The good news?
The physical symptoms of anxiety are harmless. You might not feel that way while in the midst of a full-blown panic attack at the grocery store (hi!) but it's important to remember. You aren't actually having a heart attack. Or dying. Or going crazy. The physiological effects of the fight or flight response always reach a plateau, and then start to subside. Remember, your body is actually trying to protect you, even if it doesn't seem that way!
I've had some pretty severe panic attacks in the past few months. After having virtually none for years, it has taken a toll on me, emotionally. I feel discouraged that I'm not feeling as fearless as I once was.
But, I also know that I need to approach the attacks in a fearless manner, in order for them to subside.
Anxiety doesn't have to stop you from living your life. I've somehow managed to have two babies, write a book and be a pretty nice person, while dealing with panic disorder. I have ups and downs, but I never give up the fight! You shouldn't either!
Here are some of the most valuable tips for confronting (and taming) your monkey mind:
1. Reduce Stress. I know that this is easier said than done, but seriously, you need to try! Stress, especially unnecessary stress, like negative thinking, is taking far too much of your energy. Meditate. Go to therapy. Go to yoga. Talk to a friend. Go to the gym. Take time for you, every single day, and prioritize getting yourself into a calm (or at least calmer) mindset.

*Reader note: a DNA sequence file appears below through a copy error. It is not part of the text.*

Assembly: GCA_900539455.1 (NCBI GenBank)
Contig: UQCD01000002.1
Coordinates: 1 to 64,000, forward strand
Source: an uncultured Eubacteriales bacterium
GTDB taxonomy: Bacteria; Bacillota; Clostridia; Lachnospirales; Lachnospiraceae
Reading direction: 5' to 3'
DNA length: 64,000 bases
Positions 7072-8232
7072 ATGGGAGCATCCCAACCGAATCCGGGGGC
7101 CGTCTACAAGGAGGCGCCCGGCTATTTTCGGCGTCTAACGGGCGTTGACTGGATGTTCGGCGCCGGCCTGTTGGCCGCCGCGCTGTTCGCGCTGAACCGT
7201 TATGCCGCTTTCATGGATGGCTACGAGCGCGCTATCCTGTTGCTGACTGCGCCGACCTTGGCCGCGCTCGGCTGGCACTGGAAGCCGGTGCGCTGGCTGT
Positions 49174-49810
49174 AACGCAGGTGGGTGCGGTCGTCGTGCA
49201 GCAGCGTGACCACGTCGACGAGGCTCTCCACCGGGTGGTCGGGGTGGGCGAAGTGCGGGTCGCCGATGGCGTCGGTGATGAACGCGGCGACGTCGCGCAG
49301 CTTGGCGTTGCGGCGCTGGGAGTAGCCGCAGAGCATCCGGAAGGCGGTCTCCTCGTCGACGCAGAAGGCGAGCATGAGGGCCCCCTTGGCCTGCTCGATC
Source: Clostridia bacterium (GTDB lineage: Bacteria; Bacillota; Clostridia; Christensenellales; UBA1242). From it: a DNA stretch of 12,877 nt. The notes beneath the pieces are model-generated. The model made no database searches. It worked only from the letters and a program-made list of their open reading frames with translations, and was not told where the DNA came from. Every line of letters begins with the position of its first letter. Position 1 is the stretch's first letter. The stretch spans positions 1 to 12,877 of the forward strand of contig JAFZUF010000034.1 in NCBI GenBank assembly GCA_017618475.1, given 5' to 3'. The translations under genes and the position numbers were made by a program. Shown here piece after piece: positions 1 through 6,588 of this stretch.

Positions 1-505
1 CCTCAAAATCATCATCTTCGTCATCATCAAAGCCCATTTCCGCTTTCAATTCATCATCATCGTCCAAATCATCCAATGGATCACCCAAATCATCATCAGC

2. Ask For More Fear. Sounds counterintuitive, but bravely facing your panic attacks will make them go away. When you're scared, and the fight or flight response is activated, many people run. I did. I still do, sometimes. But the truth is, if you're anxious in the grocery store, what you need to do is go to the grocery store over and over again. Cognitive Behavioural Therapy, or exposure therapy. It works. While you're in the midst of a panic attack, ask for more. Literally, ask to be scared to death. You'll see, with time, the frequency and severity of your attacks will diminish.
You'll also greatly increase your confidence each time you successfully ride the wave of panic. It actually becomes kind of like a game, and before you know it, you won't even be able to bring on a panic attack, no matter how much you beg for one. It's kind of like magic.
3. Be Good To Your Body. Take vitamins. Eat lots of greens. Stay hydrated. Do some exercise if you can. Body, mind and spir
it are all intertwined, and a well maintained body will help you feel better, physically, and mentally.